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Joint Standing Committee on Treaties
20/06/2011
Treaty tabled on 23 March 2011

BRYSON, Mr Robert Patrick, Shipping Manager, Shipping Section, Support Centre, Australian Antarctic Division, Department of Sustainability, Environment, Water, Population and Communities

NELSON, Mr Paul Eric, Manager, Marine Environment Standards, Marine Environment Division, Australian Maritime Safety Authority

TAN, Ms Poh Aye, Section Head, Maritime Policy, Maritime Policy Branch, Surface Transport Policy Branch, Department of Infrastructure and Transport

Committee met at 10 :26

Amendments to the a nnex of the Protocol of 1978 r elating to the International Convention for the Prevention of Pollution from Ships, 1973

CHAIR ( Mr KJ Thomson ): I declare open this public hearing of the Joint Standing Committee on Treaties for its ongoing review of Australia's international treaty obligations. Today the committee will take evidence on the proposed amendments to the annex of the Protocol of 1978 relating to the International Convention for the Prevention of Pollution from Ships. This treaty action, known as resolution MEPC.189(60) to the MARPOL, was tabled in parliament on 23 March. I welcome the representatives from the Australian Maritime Safety Authority, the Department of Infrastructure and Transport and the Australian Antarctic Division of the Department of Sustainability, Environment, Water, Population and Communities.

I note we have been joined by Senator O'Brien and, seeing as we paid tribute to Senator McGauran and his service to the committee, I want the record to show our appreciation also of your work, Kerry.

Although the committee does not require you to give evidence under oath, I should advise you that this hearing is a legal proceeding of the parliament and warrants the same respect as proceedings of the House and the Senate. The giving of false or misleading evidence is a serious matter and may be regarded as a contempt of parliament. If you nominate to take any questions on notice could you please ensure that your written response to questions reaches the committee secretariat within seven working days of your receipt of the transcript of today's proceedings. I now invite you to make introductory remarks before we proceed to questions.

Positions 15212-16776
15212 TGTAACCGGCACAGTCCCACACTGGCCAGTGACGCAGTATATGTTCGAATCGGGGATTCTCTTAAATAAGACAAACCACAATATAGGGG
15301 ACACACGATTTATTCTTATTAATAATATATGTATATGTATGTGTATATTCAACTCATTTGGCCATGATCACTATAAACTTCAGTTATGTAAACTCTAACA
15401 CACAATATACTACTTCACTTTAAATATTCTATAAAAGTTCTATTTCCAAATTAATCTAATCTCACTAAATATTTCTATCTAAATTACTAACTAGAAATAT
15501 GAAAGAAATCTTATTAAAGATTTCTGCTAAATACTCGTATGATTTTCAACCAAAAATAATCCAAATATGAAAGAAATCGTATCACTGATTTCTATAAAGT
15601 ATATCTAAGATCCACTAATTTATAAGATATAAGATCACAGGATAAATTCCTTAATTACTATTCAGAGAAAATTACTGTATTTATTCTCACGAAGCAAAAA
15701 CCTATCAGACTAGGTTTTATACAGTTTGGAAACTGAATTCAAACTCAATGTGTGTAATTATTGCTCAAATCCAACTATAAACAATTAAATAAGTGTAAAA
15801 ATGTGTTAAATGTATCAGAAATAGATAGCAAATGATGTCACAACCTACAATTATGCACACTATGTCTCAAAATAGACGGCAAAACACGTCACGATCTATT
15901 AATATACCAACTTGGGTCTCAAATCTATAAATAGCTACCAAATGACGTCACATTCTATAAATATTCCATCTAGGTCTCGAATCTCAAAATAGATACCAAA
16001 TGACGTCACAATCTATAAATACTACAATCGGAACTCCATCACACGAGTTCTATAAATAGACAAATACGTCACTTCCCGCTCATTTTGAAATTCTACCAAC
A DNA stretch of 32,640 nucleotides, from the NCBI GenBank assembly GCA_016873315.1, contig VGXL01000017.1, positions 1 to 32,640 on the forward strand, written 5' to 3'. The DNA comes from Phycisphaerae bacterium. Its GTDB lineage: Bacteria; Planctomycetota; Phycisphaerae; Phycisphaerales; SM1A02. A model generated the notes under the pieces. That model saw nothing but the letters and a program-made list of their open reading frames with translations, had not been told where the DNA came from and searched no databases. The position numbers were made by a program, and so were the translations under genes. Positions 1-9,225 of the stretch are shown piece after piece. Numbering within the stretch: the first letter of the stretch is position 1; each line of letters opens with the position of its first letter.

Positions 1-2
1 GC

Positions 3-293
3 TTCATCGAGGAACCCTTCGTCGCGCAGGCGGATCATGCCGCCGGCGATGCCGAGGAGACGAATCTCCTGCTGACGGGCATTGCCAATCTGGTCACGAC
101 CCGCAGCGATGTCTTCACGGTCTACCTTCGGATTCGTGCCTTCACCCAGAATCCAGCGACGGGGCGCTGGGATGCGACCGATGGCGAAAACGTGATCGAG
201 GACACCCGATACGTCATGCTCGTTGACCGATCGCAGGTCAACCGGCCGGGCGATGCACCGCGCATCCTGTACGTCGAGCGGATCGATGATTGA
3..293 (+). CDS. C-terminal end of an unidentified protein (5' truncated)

Ms Tan : Thank you, Chair. Good morning, committee members. Today we are discussing amendments to Annex I of the International Convention for the Prevention of Pollution from Ships, generally known as MARPO L. MARPOL has six a nnexes dealing with various pollutant types. Annex I is concerned with preventing pollution of the sea by oil from ships. On 26 March last year the Marine Environment Protectio n Committee of the IMO adopted amendments to a nnex I to ban the carri age in bulk of heavy grade oils or their use and carriage as fuel on ships in the Antarctic a rea. The Antarctic a rea is defined as the area south of 60 degrees south latitude. The nearest part of the Antarctic area is about 1,8 00 kilometres south of Tasmania.

There is a specific definition of heavy grade oils in the MARPOL amendment. The rationale for banning their use and carriage in the Antarctic a rea is that their natural degradation process, if spilled at sea in the Antarctic a rea, is very slow. Consequently, heavy grade oils ar e more environmentally hazardous in cold water climates than other marine fuel oils. Heavy grade oils are also very persistent when spilt in cold waters and could have a major impact on the fragile Antarctic environment. There is also a relatively high risk of oil spills in the Antarctic a rea due to conditions such as icebergs, sea ice and uncharted waters. As indicated in the national interest analysis, the ban will affect the operations of the Australian Antarctic Division. Although the main vessel currently used by the AAD, the Aurora Australis, does not use heavy grade oils, the AAD occasionally charters other vessels on short-term contracts to assist with resupply and waste removal from its four stations. While affecting the AAD's work program. It will not stop its operations. The imposition of the ban is supported by the AAD as it will provide greater protection of the Antarctic environment.

These amendments to annex I of MARPOL automatically enter into force internationally, unless objected to by one third of the parties to MARPOL, or by parties with a combined tonnage of 50 per cent of the world's merchant fleet. The amendments were deemed to have been accepted on 1 February this year, being the end of the period within which objections could be lodged. The amendments will enter into force internationally on 1 August this year. I acknowledge that consideration at this time means that the committee is unable to express a meaningful view on whether or not Australia should accept the amendments. The committee had commented on a similar situation in its report 116 and recommended that all future amendments to MARPOL be tabled in sufficient time for the view of parliament to be taken into consideration before the period for objections to the amendments ends. That recommendation is being acted on and I would like to assure the committee that all efforts will be made to ensure that future amendments to MARPOL will be tabled in time to allow the committee to express a meaningful view.